There is no doubt (okay, some doubt it, but really) that cloth diapering can save you a ton of money over your diapering career, but there is still a huge range in what you can spend. For those that are looking for the most economical route for cloth diapering, there are a few potential paths. I have highlighted a few methods here about how to cloth diaper on a budget (and what not to do).

Disclaimer: Some of the links on this page are affiliate links, meaning I get a small referral fee if you end up buying something after clicking on the link. Other links are just included for your convenience.

  1. See if you qualify for free diapers. This will not be an option for most people, but if you qualify for WIC or TANF, you may qualify for a program that will lend you an entire stash of diapers for free. There are several non-profits that are available to help. I have listed the ones I know of at the bottom of this page. DirtyDiaperLaundry.com also maintains a map of cloth diaper banks. Check it out and see if there is one near you.
  2. Buy used, locally. Buying used can be an excellent way to get a good deal on cloth diapers. Craigslist and other local consignment options are a great start as shipping on cloth diapers can add up and it is also nice to be able to see what you are buying. Check the PUL, make sure there are no holes or de-lamination – if yes, don’t buy these. Take a look at the elastic, does it look to be relaxed? Does the velcro work? Are the buttons broken? If you say yes to any of these last three questions, then you should ask yourself if you are crafty enough to fix it and if the price is low enough to justify that work. Otherwise, pass. Receiving blankets also work really well as Flats, so if you find these used or the hospital gives them to you, great!
  3. Buy used online. There are many online options too. The most active appears to be various buy/sell/trade groups on Facebook. If you go this route, make sure to get a lot of pictures, ask as many questions as you need to get a good assessment of what you are buying, and make sure to pay with paypal. Paypal provides protection to the buyer if you do not get the item or if the item is not what you expect. If the item(s) come in a different quality then you expected, contact the seller first. If they do not work with you, then you should file a report with Paypal. Do NOT use the friend/family option as you will not have the same protection with this route.
  4. Make your own. If you are skilled at sewing and have the time, sewing your own is definitely a reasonable route to go. I do not have these skills, but you can buy a pattern and supplies from several companies, including Wazoodle and diapersewingsupplies.com. You can also use what you already have and thrift stores to make a stash for $15, using t-shirts and fleece! Here are some sources for patterns prefold2fitted, diapersewingsupplies, nappynetwork. Also, youtube is a great source for video tutorials.
  5. Buy new, but choose wisely. The most economical options for cloth diapering with new diapers is flats or prefolds with diaper covers. Here is a breakdown of costs:
Cloth diapering on a Budget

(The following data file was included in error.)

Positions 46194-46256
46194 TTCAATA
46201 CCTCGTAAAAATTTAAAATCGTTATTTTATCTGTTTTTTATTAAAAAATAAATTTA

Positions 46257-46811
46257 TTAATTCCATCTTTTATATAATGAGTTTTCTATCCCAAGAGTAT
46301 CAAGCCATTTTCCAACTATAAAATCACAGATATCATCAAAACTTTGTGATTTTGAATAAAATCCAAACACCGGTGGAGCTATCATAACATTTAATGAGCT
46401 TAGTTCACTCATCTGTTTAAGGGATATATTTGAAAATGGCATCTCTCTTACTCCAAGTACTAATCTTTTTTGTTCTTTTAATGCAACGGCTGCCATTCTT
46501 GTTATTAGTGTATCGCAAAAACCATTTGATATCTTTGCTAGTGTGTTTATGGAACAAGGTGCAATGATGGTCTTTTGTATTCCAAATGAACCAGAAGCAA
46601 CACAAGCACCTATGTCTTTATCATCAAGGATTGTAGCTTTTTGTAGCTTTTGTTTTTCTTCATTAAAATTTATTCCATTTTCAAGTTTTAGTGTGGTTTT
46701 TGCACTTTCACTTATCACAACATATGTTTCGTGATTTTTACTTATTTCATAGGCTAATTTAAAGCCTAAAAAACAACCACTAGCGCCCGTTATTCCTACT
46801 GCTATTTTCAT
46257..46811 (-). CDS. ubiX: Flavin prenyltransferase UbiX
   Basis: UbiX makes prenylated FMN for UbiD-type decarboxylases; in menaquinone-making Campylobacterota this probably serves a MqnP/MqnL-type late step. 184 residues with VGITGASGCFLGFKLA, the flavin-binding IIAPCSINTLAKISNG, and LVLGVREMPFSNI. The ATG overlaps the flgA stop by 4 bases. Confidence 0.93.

24 Small Flats or Prefolds $44-$64
24 Large Flats or Prefolds $52-$78
10 Diaper Covers (price can range) $60
Snappi, Size 1 & 2 (or boingos) $10
2 pail liners or hanging wetbag

Cloth wipes

$30

$9

2 wetbags for out and about $13
10 Newborn covers $80
TOTAL COST: $299 to $344

5. Mix of used and new: Flats and prefolds are very hardy. They can take a lot of use and abuse, so these are great for buying used especially if you can find them locally (they are heavy to ship). Cotton receiving blankets also work well as flats, so if you find these used (or if the hospital gives them to you free) you can save a lot of money. This will cut costs even if you buy the covers new.

6. Once you have a working stash, avoid looking at new diapers and avoid other cloth diapering Mama’s – they’ll make you want to buy more. This is only 1/2 in jest – the more you look the more you want, but it is possible to maintain that self-control.

If you decide to buy new, you’ll have a few choices to make:

Flats vs Prefolds: There is more info on this elsewhere, so I’m just going to give the very quick version. Both are very functional and fantastic options. Flats are more work to fold, but will be trimmer on your baby. They are also more customizable in terms of fit. Prefolds still require some folding, but less than flats. I only included small and large prefolds in the chart, but medium and extra-small are also sold. I believe you can skip the medium prefolds, however, this means that you may have more bulk when you have to go up to the size large – they will work, but will not be trim right away. It is nice to have more flats or prefolds (30-36, but you can manage with 24). You can also have a mix of prefolds and flats, so you can have less folding when you want or a trimmer diaper when you want.

 

Flat & Prefold Options
24 Diaper Rite Bamboo Flats, Small $64
24 Diaper Rite Bamboo Flats, Large $78
24 Diaper Rite Cotton Flats, Small $48
24 Diaper Rite Cotton flats, Large $58
24 Bamboo Prefolds, small $50
24 Bamboo Prefolds, large $58
24 Nicki’s Cotton Prefolds, small or Osocozy Infant $44 – $48
24 Nicki’s Cotton Prefolds, large $52

Bamboo vs Cotton: As you can see, there is not a big price difference. Cotton is somewhat less expensive, but bamboo is more absorbent and trimmer.

One-size Covers: My covers estimates are based on the current (Dec. 2015) prices of Econobum covers ($11.95 for 2 covers).  Flips and econobums are both great covers by the same company. They worked for Sprout from birth, but she was a big baby. They may not work for everyone from birth. There are several other economical, but quality brands, including Nicki’s Diapers covers ($10-11 each, not great for skinny babies), Sweet Pea ($11.99 each), Imagine covers ($10.95 each, not great for skinny babies), and Diaper Rite covers ($9 each). There are also sales at various stores (see below for comments on this), so keep your eye out.